Ecumenism, the World Council of Churches, and the Evangelical Movement
Original Source from World Council of Churches: http://www.wcc-coe.org/wcc/what/interreligious/cd36-12.html
The Millennium World Peace Summit of Religious and Spiritual Leaders
Millennium World Peace Summit
Religious and spiritual leaders from the major religious traditions and from all regions of the world met at the United Nations in New York, 28-31 August, 2000, to pledge themselves to work for peace. They signed a “Commitment to Global Peace” and resolved to join together to address the pressing problems of conflict, poverty and the environment.
Commitment to Global Peace
Humanity stands at a critical juncture in history, one that calls for strong moral and spiritual leadership to help set a new direction for society. We as religious and spiritual leaders, recognize our special responsibility for the well-being of the human family and peace on earth.
Whereas the United Nations and the religions of the world have a common concern for human dignity, justice and peace;
Whereas we accept that men and women are equal partners in all aspects of life and children are the hope of the future;
Whereas religions have contributed to the peace of the world but have also been used to create division and fuel hostilities;
Whereas our world is plagued by violence, war and destruction, which are sometimes perpetrated in the name of religion;
Whereas armed conflict is a dire tragedy for the human lives ruined and lost, for the larger living world, and for the future of our religious and spiritual traditions;
Whereas no individual, group or nation can any longer live as an isolated microcosm in our interdependent world, but rather all must realize that our every action has an impact on others and the emerging global community;
Whereas in an interdependent world peace requires agreement on fundamental ethical values;
Whereas there can be no real peace until all groups and communities acknowledge the cultural and religious diversity of the human family in a spirit of mutual respect and understanding;
Whereas building peace requires an attitude of reverence for life, freedom and justice, the eradication of poverty, and the protection of the environment for present and future generations;
Whereas a true culture of peace must be found upon the cultivation of the inner dimension of peace, which is the heritage of the religious and spiritual traditions;
Whereas religious and spiritual traditions are a core source of the realization of a better life for the human family and all life on Earth.
In light of the above, and with a view to discharging our duty to the human family, we declare our commitment and determination:
1. To collaborate with the United Nations and all men and women of goodwill locally, regionally and globally in the pursuit of peace in all its dimensions;
2. To lead humanity by word and deed in a renewed commitment to ethical and spiritual values, which include a deep sense of respect for all life and for each person’s inherent dignity and right to live in a world free of violence;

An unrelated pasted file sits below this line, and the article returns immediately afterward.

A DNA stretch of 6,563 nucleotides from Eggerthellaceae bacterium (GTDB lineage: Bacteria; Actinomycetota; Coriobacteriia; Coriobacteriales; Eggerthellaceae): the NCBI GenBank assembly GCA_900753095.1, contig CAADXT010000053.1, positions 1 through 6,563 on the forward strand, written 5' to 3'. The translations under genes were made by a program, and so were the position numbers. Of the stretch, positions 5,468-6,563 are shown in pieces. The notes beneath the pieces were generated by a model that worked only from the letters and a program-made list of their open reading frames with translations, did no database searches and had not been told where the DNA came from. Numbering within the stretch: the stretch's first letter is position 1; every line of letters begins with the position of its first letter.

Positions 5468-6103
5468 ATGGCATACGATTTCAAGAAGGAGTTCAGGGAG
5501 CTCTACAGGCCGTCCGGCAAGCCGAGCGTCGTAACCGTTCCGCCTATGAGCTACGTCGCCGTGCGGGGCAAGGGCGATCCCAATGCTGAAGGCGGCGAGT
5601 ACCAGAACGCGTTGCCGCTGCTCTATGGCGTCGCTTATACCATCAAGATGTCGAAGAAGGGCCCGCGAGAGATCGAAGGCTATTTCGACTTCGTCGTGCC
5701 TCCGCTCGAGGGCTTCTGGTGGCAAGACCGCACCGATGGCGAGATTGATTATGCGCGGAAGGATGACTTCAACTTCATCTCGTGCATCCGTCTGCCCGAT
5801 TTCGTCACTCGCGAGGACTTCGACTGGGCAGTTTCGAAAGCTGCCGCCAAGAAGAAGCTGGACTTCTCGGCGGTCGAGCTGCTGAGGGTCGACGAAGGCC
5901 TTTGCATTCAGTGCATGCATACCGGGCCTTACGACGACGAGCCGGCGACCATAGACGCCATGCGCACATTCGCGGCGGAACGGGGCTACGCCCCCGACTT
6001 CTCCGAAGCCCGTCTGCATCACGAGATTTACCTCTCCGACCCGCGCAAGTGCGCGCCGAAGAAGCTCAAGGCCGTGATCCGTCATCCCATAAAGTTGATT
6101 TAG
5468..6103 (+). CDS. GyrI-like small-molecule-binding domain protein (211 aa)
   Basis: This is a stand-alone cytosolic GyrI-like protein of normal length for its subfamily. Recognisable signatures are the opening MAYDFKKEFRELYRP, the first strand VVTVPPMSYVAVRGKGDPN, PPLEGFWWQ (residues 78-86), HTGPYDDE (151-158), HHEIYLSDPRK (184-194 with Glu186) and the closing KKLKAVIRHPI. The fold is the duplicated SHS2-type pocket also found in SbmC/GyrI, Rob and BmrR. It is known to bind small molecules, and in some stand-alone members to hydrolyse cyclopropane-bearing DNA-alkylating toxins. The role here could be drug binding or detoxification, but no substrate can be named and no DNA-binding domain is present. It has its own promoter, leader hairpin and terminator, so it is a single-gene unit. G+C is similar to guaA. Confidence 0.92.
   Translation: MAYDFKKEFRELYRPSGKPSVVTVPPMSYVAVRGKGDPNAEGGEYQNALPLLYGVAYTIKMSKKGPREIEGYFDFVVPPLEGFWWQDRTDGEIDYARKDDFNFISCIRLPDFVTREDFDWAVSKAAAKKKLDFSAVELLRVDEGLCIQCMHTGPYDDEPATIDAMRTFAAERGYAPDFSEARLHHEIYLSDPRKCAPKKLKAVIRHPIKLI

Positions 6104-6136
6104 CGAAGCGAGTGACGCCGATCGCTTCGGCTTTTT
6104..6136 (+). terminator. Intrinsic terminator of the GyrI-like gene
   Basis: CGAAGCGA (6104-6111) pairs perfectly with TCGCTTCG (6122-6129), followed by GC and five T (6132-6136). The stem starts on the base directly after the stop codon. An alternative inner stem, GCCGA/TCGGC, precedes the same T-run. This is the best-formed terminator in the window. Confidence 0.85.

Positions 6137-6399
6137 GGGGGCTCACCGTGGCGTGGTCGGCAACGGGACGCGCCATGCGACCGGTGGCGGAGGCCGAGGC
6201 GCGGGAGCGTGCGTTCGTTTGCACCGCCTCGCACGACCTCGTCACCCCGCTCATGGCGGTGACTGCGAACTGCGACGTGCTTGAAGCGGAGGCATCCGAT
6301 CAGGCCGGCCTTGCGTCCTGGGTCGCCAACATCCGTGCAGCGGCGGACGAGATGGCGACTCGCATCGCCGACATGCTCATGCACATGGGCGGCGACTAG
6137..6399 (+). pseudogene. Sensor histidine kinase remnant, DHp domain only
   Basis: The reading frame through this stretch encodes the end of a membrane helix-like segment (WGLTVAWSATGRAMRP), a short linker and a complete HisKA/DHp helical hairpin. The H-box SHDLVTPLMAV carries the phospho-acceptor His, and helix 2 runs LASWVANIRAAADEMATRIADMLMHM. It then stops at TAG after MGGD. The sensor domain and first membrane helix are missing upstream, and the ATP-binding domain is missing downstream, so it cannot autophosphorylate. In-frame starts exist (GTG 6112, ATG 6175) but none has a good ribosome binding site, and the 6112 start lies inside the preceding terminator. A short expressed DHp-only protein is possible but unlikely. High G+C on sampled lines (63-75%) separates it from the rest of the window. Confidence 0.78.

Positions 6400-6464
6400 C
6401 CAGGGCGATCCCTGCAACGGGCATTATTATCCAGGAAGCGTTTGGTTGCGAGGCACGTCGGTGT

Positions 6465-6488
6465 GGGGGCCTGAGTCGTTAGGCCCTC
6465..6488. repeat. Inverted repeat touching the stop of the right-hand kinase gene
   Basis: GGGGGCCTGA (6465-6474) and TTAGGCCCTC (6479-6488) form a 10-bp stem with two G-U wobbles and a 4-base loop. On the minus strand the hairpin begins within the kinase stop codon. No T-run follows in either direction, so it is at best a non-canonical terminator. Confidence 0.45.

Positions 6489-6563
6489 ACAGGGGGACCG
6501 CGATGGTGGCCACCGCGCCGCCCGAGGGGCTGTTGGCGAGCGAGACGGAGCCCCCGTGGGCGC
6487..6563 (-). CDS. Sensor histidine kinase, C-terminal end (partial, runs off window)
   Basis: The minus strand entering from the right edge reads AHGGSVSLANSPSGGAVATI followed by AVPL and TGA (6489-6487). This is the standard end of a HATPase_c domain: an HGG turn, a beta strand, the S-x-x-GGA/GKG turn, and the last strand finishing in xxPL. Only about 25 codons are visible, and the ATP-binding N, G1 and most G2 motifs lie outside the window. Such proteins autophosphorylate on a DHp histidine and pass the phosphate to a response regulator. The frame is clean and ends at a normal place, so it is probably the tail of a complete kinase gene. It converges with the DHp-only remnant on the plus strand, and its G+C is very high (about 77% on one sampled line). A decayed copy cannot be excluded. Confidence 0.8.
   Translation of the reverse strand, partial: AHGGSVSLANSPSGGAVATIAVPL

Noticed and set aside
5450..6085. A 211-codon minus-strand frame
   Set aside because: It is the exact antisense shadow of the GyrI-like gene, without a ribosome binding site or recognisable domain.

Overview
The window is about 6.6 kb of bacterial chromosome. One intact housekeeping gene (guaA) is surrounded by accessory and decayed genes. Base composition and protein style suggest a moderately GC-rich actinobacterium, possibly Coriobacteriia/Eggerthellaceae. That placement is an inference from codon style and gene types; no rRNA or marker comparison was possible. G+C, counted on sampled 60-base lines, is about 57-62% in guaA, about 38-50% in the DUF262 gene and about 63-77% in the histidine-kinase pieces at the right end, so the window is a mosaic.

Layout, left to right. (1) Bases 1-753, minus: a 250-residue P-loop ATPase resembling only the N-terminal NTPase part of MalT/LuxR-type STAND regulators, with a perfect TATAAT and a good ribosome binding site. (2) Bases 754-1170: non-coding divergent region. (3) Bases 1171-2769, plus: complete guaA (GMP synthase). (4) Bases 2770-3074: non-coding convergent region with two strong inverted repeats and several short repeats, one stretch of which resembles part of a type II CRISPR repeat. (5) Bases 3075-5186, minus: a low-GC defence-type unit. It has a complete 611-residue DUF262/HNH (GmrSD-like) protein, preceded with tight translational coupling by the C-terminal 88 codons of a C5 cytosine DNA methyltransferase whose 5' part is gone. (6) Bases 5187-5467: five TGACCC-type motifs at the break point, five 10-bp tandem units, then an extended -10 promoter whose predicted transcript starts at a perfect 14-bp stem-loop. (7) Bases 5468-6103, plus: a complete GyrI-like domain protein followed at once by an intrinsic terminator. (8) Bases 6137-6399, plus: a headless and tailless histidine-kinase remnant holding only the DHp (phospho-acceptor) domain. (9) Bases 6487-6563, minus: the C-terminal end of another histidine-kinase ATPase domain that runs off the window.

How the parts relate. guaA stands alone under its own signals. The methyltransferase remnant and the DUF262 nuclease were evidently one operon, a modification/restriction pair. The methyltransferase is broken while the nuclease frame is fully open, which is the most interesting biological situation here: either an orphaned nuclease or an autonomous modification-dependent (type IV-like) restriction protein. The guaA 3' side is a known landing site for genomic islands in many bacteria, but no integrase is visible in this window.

3. To manage and resolve nonviolently the conflicts generated by religious and ethnic differences, and to condemn all violence committed in the name of religion while seeking to remove the roots of the violence;
4. To appeal to all religious communities and ethnic and national groups to respect the right to freedom of religion, to seek reconciliation, and to engage in mutual forgiveness and healing;
5. To awaken in all individuals and communities a sense of shared responsibility for the well-being of the human family as a whole and a recognition that all human beings – regardless of religion, race, gender and ethnic origin – have the right to education, health care, and an opportunity to achieve a secure a sustainable livelihood;
6. To promote the equitable distribution of wealth within nations and among nations, eradicating poverty and reversing the current trend toward a widening gap between rich and poor;
7. To educate our communities about the urgent need to care for the earth’s ecological systems and all forms of life and to support efforts to make environmental protection and restoration integral to all development planning and activity;
8. To develop and promote a global reforestation campaign as a concrete and practical means for environmental restoration, calling upon others to join us in regional tree plant programs;
9. To join with the United Nations in the call for all nation states to work for the universal abolition of nuclear weapons and other weapons of mass destruction for the safety and security of live on this planet;
To combat those commercial practices and applications of technology that degrade the environment and the quality of human life;
10. To practice and promote in our communities the values of the inner dimension of peace, including especially study, prayer, mediation, a sense of the sacred, humility, love, compassion, tolerance and a spirit of service, which are fundamental to the creation of a peaceful society.
We, as religious and spiritual leaders, pledge our commitment to work together to promote the inner and outer conditions that foster peace and the non-violent management and resolution of conflict. We appeal to the followers of all religious traditions and to the human community as a whole to cooperate in building peaceful societies, to seek mutual understanding through dialogue where there are differences, to refrain from violence, to practice compassion, and to uphold the dignity of all life.
- Ultimate Purpose of 21st Century Religion (akoatangbuhay.wordpress.com)
- Rick Warren’s Peace Plan (hislambiam.wordpress.com)
- Humanism, Anti-Humanism And History (thecampofthesaints.org)
- The Theology of the United Nations (revisedhistory.wordpress.com)
- Youth Leaders: World Day of Peace (cafod.org.uk)